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Large Abroad | From the land down under - Doctoral student follows passion for energy policy in Australia

Published:Sunday | August 28, 2016 | 12:00 AMAndre Poyser
Alrick Campbell

As a Jamaican studying in Australia, Alrick Campbell acts as a cultural ambassador of sorts. His accent, the fame of Jamaican music, and the excellence of the country's athletes are constant topics of conversation as he makes his way around Canberra and the Australian National University (ANU) campus, where he is pursuing terminal studies in economics.

Campbell, who was a part-time lecturer in the Department of Economics at the University of the West Indies while in Jamaica, told The Gleaner that he developed a passion for electricity pricing and energy policy while working as a productivity specialist at the Jamaica Productivity Centre.

The decision to follow his interest in this area was sparked by an email about the Australia Aid Awards, which was circulated to staff in the economics department.

"At first, I thought nothing of it, but my gut instinct told me that I should find out more. I contacted a few researchers in Australia and discussed my ideas for a project with them, and they were quite interested and encouraged me to pursue the scholarship. I took their advice," he said in an email response to The Gleaner.

The St Jago High graduate describes himself as lucky because of the fact that his family life was not dramatically affected by his move to the land down under. His wife not only accompanied him to Australia, but also pursued doctoral studies at ANU. She has since graduated and now works as a postdoctoral fellow at the university.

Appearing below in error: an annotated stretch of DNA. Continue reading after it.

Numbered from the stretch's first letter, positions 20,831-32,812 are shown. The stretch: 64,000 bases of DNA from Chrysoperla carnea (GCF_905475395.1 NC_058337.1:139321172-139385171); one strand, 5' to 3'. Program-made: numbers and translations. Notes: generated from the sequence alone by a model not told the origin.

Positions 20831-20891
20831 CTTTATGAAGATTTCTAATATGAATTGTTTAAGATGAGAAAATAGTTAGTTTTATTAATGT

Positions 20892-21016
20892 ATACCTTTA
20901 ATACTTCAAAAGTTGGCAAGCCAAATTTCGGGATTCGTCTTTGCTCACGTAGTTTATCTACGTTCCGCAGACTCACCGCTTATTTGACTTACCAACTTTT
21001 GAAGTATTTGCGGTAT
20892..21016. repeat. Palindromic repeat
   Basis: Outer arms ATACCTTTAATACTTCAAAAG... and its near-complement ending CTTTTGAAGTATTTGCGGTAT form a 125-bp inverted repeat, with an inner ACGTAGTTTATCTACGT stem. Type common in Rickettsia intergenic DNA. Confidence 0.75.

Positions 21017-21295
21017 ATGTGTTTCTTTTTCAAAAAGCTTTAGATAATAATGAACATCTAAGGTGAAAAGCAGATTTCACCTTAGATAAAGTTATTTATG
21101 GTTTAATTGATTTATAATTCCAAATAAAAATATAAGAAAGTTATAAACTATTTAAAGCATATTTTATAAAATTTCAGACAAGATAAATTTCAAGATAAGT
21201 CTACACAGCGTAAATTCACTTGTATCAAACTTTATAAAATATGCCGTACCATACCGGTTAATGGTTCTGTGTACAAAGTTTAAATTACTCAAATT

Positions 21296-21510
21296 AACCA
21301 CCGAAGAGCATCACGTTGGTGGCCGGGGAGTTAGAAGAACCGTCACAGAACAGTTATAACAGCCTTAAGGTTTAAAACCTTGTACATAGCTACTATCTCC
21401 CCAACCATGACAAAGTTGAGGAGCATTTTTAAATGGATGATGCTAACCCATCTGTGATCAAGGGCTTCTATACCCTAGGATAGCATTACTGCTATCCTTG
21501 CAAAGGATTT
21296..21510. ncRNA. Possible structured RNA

According to Campbell, "Moving to Australia was a fantastic experience for us as we embarked on this new adventure together. Having someone who is familiar with the challenges of doing a PhD, who supports you, and who is working towards the same goals as you is invaluable."

The doctoral candidate, who expects to submit his thesis in December, has been using the basis of his research to advocate for Jamaica to move to more efficient pricing policies.

"My thesis explores quantification of the effects of oil price movements on economic activity, determining the most appropriate methods to price electricity in a monopoly setting and benchmarking the performance of utilities with those of other countries," he said, in explaining his research work.

In fact, Campbell is eager to return home as he wants to contribute to policy formulation around electricity pricing. He believes that his research has direct applicability to the Office of Utilities Regulation and the Jamaica Public Service.

"For almost a decade, I have been following the discourse as it relates to electricity prices in Jamaica and I believe that there is much I can contribute to this dialogue. I am eager to return home and to be a contributor in this space," he said.




The native of St Mary, who spent his early years in Woodside in a one-room house with his mother, stepfather, and four other siblings - without electricity and piped water - also wants to set up a charity to help poor Jamaican students attend university.

"Each day was a struggle as my mother and stepfather worked hard and did all they could to send us to school and ensure we were clothed and fed," he shared.

But even while he anticipates returning to his island home, Campbell has been enjoying life on the continent that is home to the Great Barrier Reef.

A leading wicket-taker on ANU's cricket team, he has gained fresh insights from playing the sport he loves and exploring the vast natural wonders of the land of kangaroos and duck-billed platypuses.

"Last year, I was able to tick an item off of my bucket list: witnessing the northern migration of humpback whales. Words just don't do the experience justice. After sitting for hours on a boat in the cold, I couldn't help but gaze in wonder as a large, majestic creature broke the surface of the water with its calf by its side. Seeing such a large animal in its natural habitat made me realise just how small we are in this world," Campbell said.